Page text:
Dog Walk of Shame

I was walking the dog today, wearing my daily uniform of tennis sneakers, blue jeans and long-sleeve T (that’s my cold weather uniform, as opposed to my summer uniform which is sandals, shorts and short sleeve T). Since I’ve been staying home the past 18 months, my dog has become increasingly spoiled and begins bugging me to take her a few minutes earlier every day. It used to be in the evening, just before my wife was due home from work, but now she’s worked her way down to mid-afternoon, two-ish. So as usual, I’m trudging around in my jeans in the middle of a working day seeing nobody but high-maintenance housewives and silver-haired retirees out and about.
I’ve wondered about this. Do I still look too young to be a retiree? Do I just look like some guy who is pathetically unemployed?
Now I know. The winner is: B – pathetically unemployed!
I ran into a neighbor woman who has kids about the same ages as our kids, married to a guy who made a fortune in the real estate boom — not so much in the last few years, of course, but still probably pretty well accounted for from past robber-baron type activities. She’s a self-described housewife, and rather famously blunt in revealing her inner thoughts.
We chatted about the kids, about property values. And then she got this morose look on her face and asked what had been on her mind the whole time. “Are you still out of work?”
About that: It’s a funny thing. I’ve just spent four months working harder than I have ever worked in my life trying to write a 75,000 word book in the time I used to allot for writers to complete a 6,000 word magazine article. I worked seven days a week, 12 hours a day. Plus, I continued editing projects for my storysurgeons clients when I just couldn’t bear to think about the book any longer.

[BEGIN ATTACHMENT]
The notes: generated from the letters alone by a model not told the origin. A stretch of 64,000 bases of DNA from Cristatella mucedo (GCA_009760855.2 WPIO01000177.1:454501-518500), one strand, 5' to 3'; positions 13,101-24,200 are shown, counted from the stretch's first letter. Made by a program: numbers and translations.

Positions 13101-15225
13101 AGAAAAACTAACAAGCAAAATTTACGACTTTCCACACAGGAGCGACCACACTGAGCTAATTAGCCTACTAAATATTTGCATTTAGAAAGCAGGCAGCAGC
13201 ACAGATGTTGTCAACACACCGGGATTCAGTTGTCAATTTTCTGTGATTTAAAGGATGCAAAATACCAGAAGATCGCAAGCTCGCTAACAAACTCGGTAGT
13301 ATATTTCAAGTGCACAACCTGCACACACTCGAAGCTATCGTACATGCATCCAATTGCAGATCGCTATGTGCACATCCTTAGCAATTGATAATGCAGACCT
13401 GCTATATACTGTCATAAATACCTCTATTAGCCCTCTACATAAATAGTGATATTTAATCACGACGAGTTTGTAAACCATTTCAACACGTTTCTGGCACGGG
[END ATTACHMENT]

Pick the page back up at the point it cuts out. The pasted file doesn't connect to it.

And yet . . . because I haven’t put on hard shoes but once (to speak at a black-tie dinner) in 18 months, I DO kind of still feel like I am “out of work,” because work for me has always been synonymous with going into an office, having a big boss, getting a monthly pay check, dealing with corporate bull shit. Now that I am totally on my own, workwise, sometimes don’t see another human being from 8 am until 6 pm, eat lunch at my kitchen table, can decide to go work out at 10:30 and . . . walk the dog in the middle of the freaking afternoon, I don’t actually feel like I am working.
Still, it was interesting to get this little glimpse into the minds of those who see me shuffling through my appointed rounds, happy hound zigging and zagging from one scent to the next before me. I am that poor dude who lost his job and more than a year later is still schlepping around the house.
Which is interesting, because “schlepping around the house” has always been my fondest ambition.

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